War is studied in this course as a range of experiences with armed political violence in the international system. Men, women, and children experience war directly or indirectly through media representations of war, gender combat practices, the militarization of masculinity, terror wars and women suicide bombers, rape in war, use of child soldiers, refugee camps, and through the application of international laws governing gender relations in war and post-war situations. To illustrate these and other points we consider recent wars in Syria, Iraq, the Congo and Sudan using a variety of resources including testimonials, fiction, autobiography, and academic studies. Throughout the course, students work in groups on these wars and periodically present their research and updates to the class.
Note POLS/WGSS 3247 is coded at the catalog level as “open to juniors or higher.” If you are an Honors student, will have fewer than 54 credits in Fall 2016, and want to register for this course, please email email@example.com and include (1) your name; (2) your 7-digit Student Admin number; (3) the class number (10384 or 10385); (4) the course number and section (POLS 3247-001 or WGSS 3247-001); (5) the semester you entered UConn as a freshman (e.g., Fall 2015); and (6) confirmation that there are seats available in the course.
Open to sophomores or higher. Requires ENGL 1010, 1011, 2011, or 3800.
In 1898, Mark Twain wrote an article about “a remarkable scene in the Imperial Parliament in Vienna,” entitled “Stirring Times in Austria,” which revealed the openness of anti-Semitism. He received a number of letters in response to his article and one came from a lawyer, which contained several questions:
Now will you kindly tell me why, in your judgment, the Jews have thus ever been and are even now, in these days of supposed intelligence, the butt of baseless, vicious animosities? I dare say that for centuries there have been no more quiet, undisturbing, and well-behaving citizens, as a class, than that same Jew. It seems to me that ignorance and fanaticism cannot alone account for these horrible and unjust persecutions. Tell me, therefore, from your vantage point of cold view, what in your mind is the cause. Can American Jews do anything to correct it either in America or abroad? Will it ever come to an end? Will a Jew be permitted to live honestly, decently, and peaceably like the rest of mankind? What has become of the Golden Rule?
More than a century later, after the destruction of the Holocaust, we are still confronting these questions. Thus, this course will apply several perspectives of sociological analysis to the understanding and explanation of anti-Semitism within diverse societies. Theoretical and empirical materials bearing on this topic will be examined and analyzed. In addition, a trip to the U.S. Holocaust Memorial Museum or a similar institution may be arranged (contingent on funding). This course will be useful to students interested in such topics as religion, ethnicity, intergroup relations, prejudice, discrimination, and racism.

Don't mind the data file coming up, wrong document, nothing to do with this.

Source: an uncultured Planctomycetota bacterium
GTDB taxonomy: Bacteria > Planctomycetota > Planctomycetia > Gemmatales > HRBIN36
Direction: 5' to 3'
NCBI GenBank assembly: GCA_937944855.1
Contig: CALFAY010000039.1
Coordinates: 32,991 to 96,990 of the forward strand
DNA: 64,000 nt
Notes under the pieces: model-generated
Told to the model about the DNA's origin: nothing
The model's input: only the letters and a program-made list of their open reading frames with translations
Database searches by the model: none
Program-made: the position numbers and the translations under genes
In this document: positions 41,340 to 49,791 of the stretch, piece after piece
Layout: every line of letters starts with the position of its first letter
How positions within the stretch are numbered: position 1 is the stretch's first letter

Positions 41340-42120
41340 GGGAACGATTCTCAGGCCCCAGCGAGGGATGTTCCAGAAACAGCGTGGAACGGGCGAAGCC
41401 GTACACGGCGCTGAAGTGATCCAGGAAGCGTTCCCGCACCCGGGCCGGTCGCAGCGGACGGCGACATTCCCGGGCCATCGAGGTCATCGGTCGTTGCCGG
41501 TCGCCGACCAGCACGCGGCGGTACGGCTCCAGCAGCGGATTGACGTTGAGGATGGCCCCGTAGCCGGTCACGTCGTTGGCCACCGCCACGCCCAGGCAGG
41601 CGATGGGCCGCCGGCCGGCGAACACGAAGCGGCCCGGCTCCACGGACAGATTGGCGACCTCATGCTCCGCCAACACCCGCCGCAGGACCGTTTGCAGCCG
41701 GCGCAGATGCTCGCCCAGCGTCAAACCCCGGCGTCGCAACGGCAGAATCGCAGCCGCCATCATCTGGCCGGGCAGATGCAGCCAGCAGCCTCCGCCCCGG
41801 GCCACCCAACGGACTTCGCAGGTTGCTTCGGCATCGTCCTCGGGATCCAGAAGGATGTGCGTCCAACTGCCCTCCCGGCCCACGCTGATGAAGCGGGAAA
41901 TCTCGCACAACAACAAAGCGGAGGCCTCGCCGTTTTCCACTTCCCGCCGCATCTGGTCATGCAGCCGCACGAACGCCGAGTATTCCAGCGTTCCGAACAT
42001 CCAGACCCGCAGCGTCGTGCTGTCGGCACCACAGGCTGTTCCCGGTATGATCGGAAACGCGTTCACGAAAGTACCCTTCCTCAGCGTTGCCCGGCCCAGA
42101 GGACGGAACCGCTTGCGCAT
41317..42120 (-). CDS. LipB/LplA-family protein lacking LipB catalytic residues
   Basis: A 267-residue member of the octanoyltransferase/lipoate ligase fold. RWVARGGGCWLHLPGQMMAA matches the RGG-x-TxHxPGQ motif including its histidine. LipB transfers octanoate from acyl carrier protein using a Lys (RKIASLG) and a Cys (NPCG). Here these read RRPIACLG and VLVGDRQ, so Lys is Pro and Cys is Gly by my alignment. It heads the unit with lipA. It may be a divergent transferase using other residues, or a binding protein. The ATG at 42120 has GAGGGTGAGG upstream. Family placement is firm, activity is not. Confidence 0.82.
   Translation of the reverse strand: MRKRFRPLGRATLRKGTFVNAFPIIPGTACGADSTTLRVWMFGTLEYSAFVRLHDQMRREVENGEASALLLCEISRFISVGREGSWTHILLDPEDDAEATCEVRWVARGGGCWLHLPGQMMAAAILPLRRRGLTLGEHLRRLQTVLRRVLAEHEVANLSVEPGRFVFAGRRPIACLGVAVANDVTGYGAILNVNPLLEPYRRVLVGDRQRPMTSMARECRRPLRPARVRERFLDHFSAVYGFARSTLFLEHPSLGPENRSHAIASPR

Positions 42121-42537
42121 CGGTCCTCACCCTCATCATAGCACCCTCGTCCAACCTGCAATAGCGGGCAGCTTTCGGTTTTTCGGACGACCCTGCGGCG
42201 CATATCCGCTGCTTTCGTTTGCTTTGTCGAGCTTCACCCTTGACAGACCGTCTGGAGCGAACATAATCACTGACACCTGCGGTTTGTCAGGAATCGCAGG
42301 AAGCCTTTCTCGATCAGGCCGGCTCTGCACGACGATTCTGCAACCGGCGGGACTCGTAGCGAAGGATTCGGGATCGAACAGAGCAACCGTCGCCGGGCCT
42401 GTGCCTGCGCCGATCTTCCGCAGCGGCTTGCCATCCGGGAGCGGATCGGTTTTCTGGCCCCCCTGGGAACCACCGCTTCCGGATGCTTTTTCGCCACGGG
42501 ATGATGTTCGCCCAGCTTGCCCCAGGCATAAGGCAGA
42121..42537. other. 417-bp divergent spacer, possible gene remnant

The course will examine the relationship between law and social change. We will examine the impact of Western Law on Third World countries, the ways in which legal strategies can and have challenged inequality based on class, race, sex, religion and sexuality, and the impact of international human rights treaties. Students will become knowledgeable about different types of legal systems and will learn to analyze the ways in which the law contends with issues of difference and inequality. Students will also be able to analyze the interrelationships between the law, social structure, and the ways in which nations are linked globally.
In this course, students examine:
- Theoretical perspectives and empirical studies relating the type of law found in a society to its social structure
- How the law figures into fundamental social change
- Anthropological studies of dispute processing in societies that are structured primarily on the basis of kinship
- What impact the introduction of Western Law into Third World countries has had on economic growth, democratic political development, and human rights protections
- Cross-national influences on law in the post-colonial world
- The ways in which legal strategies can and have challenged inequality based on class, race, sex, religion, and sexuality
- The critiques and limits of legal approaches to social change
- What is the impact of international human rights treaties on the legal systems of different countries?
- To what extent are international treaty obligations relevant in domestic court proceedings?
- What is the relationship between social movements and the law?
Note SOCI 3823 is coded at the catalog level as “open to juniors or higher” but other students may contact Prof. Bernstein for a permission number. In your email, confirm that you are a member of the Honors Program, provide your PeopleSoft number, and very briefly explain your interest in taking the course.